Stillwater students mine for treasures
FRANKLIN — Three third grade teachers at The Stillwater School have a knack for making things interesting — even rocks.
Janet Mahedy, Corrine Swakopf and Erica Then taught their students all about rocks and minerals in preparation for last week's class trip to The Franklin Mineral Museum where the children were mesmerized by fluorescent minerals. They even got to play geologist as they searched for rocks and minerals in the museum's 3.5-acre mine dump.
The tour guides took the three Stillwater classes through a mine replica that showed them what it was like back in the 1800s when the only light the miners had was a candle attached to their hats and dynamite blasts were scary and dangerous.
They showed the children the progression of mining to include lights, more sophisticated equipment, a bell system with an elevator to lift rocks and the addition of wood to bolster the tunnels.
The tour included the Local Room, the Indian Room, the Fossil Room and a mineral collection. The kids' favorite was the Fluorescent Room where a line of ordinary rocks began glowing as the guide turned off the lights and illuminated a black light.
Children then descended into the mine dump for a half hour to spelunk for rocks and shiny minerals. Over the past two years, three new mineral species have been discovered there.
Most of the kids attended with a parent/chaperone. Connie Costlow attended with her son, Troy. "The trip was a great time and opportunity to learn more about the history of mining but more importantly, it was an opportunity to spend time with my son and his friends," Costlow said. "The end of the year trips are very sentimental to me because you are able to see your child mature, develop friendships and flourish during the course of a year. I don't think I've ever seen an unhappy kid on our field trips."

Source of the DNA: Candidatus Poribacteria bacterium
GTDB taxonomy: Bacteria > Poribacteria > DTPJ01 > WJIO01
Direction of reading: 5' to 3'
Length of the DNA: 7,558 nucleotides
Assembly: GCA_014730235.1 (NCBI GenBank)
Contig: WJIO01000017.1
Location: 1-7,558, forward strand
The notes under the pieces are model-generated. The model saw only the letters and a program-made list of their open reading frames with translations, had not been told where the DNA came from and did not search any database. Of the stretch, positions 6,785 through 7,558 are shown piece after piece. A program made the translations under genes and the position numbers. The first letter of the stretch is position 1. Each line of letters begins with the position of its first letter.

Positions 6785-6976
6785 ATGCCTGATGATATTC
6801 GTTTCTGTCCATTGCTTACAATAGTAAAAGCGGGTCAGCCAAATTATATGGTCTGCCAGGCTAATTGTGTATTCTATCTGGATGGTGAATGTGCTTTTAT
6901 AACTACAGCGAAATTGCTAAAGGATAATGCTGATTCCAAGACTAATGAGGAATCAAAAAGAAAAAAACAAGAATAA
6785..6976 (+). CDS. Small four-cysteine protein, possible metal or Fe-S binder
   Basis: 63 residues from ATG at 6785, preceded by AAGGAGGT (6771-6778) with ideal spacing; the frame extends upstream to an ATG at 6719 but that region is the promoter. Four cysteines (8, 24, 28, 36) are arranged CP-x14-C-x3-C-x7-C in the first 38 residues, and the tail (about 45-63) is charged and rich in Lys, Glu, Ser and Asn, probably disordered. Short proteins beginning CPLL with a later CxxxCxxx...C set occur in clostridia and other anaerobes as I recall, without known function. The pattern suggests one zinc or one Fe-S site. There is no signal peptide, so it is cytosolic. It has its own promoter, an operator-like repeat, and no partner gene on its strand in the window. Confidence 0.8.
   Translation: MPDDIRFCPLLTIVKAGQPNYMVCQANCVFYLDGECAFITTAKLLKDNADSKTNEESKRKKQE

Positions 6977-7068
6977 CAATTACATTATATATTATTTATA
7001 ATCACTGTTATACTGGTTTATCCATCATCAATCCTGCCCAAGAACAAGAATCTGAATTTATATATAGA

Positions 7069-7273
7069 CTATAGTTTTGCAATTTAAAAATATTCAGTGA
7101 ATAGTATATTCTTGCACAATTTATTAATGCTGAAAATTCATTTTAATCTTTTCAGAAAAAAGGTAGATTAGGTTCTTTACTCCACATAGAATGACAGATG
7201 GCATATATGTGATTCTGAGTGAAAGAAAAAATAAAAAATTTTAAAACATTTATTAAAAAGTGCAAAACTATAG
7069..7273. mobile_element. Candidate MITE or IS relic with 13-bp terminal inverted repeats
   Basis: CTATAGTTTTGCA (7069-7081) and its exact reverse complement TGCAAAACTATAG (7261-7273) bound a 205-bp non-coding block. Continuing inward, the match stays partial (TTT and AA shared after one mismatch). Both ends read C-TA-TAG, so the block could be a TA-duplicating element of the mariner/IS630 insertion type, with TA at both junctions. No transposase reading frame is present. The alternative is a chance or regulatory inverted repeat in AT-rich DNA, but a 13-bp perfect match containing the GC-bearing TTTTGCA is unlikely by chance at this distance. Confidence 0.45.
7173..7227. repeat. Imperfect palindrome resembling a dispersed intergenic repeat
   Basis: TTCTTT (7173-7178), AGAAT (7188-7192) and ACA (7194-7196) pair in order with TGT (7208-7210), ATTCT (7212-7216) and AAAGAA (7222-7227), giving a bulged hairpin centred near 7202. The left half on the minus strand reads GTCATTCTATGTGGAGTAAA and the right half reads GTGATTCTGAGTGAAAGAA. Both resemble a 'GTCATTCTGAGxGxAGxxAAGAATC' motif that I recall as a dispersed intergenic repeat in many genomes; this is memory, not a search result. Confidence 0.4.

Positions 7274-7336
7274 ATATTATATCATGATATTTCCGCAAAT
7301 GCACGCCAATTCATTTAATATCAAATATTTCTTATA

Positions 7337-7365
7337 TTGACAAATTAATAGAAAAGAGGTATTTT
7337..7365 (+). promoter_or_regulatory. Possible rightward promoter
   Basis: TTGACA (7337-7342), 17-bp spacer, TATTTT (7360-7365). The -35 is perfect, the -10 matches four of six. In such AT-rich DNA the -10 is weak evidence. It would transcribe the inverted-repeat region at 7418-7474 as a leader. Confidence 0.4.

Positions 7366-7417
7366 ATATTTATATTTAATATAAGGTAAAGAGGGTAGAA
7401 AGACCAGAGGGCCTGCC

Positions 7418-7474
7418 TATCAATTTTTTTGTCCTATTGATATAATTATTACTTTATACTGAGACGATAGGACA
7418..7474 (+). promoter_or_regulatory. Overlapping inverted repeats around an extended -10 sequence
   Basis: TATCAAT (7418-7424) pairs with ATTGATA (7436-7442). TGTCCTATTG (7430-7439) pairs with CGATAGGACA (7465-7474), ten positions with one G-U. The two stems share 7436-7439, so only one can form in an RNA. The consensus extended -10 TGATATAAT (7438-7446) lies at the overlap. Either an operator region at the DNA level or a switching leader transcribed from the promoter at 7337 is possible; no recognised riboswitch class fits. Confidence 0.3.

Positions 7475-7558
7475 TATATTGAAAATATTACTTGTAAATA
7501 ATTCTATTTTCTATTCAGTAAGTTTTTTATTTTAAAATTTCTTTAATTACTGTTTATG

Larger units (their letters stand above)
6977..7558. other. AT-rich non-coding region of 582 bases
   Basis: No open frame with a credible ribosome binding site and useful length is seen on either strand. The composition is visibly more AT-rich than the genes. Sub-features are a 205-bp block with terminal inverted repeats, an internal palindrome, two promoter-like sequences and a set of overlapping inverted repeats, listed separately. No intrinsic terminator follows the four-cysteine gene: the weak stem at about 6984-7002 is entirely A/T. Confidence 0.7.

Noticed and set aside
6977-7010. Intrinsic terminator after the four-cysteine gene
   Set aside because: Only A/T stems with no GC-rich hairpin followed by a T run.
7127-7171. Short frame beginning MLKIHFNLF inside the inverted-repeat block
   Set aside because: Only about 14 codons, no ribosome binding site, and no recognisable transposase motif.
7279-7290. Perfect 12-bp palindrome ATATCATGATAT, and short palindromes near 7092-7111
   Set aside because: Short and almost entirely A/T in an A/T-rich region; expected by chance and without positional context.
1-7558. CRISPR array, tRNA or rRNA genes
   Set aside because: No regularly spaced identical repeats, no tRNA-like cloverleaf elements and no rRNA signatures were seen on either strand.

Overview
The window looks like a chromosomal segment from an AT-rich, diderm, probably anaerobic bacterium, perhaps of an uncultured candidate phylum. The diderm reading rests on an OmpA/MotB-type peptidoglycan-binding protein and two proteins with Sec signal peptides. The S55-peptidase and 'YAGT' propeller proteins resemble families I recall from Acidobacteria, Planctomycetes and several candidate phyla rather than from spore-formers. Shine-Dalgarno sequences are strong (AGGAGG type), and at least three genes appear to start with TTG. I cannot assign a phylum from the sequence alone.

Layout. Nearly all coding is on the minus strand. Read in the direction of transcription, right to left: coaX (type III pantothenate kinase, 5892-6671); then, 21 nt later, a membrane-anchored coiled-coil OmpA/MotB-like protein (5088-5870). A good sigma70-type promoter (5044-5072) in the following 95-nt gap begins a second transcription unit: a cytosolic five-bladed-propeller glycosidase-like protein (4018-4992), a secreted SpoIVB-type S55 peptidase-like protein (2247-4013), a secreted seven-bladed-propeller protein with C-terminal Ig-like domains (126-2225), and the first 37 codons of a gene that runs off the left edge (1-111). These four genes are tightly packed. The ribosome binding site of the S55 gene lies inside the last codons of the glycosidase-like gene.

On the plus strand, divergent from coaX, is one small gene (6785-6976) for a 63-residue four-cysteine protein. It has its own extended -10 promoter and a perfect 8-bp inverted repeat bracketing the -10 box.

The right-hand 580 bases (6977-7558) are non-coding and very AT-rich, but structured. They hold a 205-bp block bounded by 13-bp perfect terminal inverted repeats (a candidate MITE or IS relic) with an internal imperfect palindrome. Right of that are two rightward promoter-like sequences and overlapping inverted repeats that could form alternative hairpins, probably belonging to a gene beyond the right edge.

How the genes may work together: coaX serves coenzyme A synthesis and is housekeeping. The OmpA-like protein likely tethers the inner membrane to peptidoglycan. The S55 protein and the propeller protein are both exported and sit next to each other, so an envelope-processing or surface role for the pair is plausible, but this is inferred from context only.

Alex Yanaga accompanied his daughter, Sophia.
"We both agree that the rock hunt was the best part," he said.
Haley Foster loved the mine replica while her mother, Donna, thought the glowing rocks were amazing.
Dave Carter, who accompanied his step-daughter, Julia St. Clair on the trip said, "I really enjoyed looking at the fluorescent minerals."
As for St. Clair, "Well," she said, "I think it was eating lunch with my friends."
The museum is home to 4,000 mineral specimens and in 1968 the State of New Jersey passed a resolution declaring the Borough of Franklin "The Fluorescent Mineral Capital of the World."
The museum sits a-top what was one of the United State's most important zinc mines. Zinc from Franklin was used to coat the original Brooklyn Bridge and though many think pennies are made of copper, that's just the coating. They're mostly zinc and lots of it, in the mine's hey day, came from Franklin.
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